The Electric Brain
An action potential is an electric pulse that travels down the length of a neuron and, if it reaches the synapse, causes the release of chemicals to send a signal to the next neuron. If the synapse is excitatory then once the receiving neuron gets enough messages from the sending neuron, it fires its own action potential, forwarding the message to the next neuron. If the synapse is inhibitory then the messages sent to the receiving neuron say to do nothing, thereby inhibiting an action potential… and this is how everything in the brain happens!
Where Communication Happens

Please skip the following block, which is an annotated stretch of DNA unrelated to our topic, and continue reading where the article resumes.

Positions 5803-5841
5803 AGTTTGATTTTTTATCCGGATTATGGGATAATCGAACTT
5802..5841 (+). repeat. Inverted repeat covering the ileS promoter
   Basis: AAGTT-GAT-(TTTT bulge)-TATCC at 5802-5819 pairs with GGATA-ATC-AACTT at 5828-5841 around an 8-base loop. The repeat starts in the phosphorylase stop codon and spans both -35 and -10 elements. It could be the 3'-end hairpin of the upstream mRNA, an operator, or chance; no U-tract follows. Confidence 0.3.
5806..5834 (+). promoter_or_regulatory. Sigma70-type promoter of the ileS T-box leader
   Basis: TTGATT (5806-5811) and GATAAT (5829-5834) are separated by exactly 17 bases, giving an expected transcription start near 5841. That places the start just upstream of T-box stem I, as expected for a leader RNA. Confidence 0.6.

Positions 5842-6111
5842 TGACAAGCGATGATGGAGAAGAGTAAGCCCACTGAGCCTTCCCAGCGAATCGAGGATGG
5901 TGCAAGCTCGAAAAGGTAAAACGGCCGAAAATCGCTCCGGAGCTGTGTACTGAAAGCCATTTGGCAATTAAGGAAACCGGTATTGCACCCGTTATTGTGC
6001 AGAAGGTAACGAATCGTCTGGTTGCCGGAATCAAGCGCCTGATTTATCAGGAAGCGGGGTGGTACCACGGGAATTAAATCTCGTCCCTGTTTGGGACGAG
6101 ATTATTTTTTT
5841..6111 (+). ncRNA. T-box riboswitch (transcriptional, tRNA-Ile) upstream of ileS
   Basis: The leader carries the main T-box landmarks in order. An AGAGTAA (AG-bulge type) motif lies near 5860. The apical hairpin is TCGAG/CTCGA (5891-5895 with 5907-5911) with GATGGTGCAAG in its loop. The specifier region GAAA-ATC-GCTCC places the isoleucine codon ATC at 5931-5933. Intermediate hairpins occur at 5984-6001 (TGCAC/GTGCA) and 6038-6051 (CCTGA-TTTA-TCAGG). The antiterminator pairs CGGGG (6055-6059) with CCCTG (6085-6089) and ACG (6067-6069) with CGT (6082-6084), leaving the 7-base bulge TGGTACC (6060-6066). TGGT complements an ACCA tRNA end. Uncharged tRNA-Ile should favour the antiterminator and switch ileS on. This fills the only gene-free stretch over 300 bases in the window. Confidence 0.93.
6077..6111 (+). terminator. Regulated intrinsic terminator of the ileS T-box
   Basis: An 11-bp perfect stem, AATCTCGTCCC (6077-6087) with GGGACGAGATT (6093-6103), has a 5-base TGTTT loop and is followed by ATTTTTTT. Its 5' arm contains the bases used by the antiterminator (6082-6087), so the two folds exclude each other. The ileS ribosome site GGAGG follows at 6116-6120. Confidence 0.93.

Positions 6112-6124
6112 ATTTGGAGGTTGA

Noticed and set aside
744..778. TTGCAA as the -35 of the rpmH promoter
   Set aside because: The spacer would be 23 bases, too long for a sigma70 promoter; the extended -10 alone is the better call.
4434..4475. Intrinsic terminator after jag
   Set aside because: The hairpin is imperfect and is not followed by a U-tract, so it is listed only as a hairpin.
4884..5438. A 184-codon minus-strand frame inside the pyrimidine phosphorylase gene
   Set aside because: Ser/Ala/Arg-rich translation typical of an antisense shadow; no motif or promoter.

Synapses are the meeting points where neurons communicate with each other. The neurons aren’t physically connected, though — instead, there’s a space between them (the “synaptic cleft”) where chemicals are released by one neuron and detected by the next neuron.
Changing How Neurons Connect
At any synapse there is always one neuron sending a signal and one neuron receiving it. Synapses can strengthen or weaken depending on the amount and type of communication that happens at them. The ability to change the strength of synapses is called synaptic plasticity.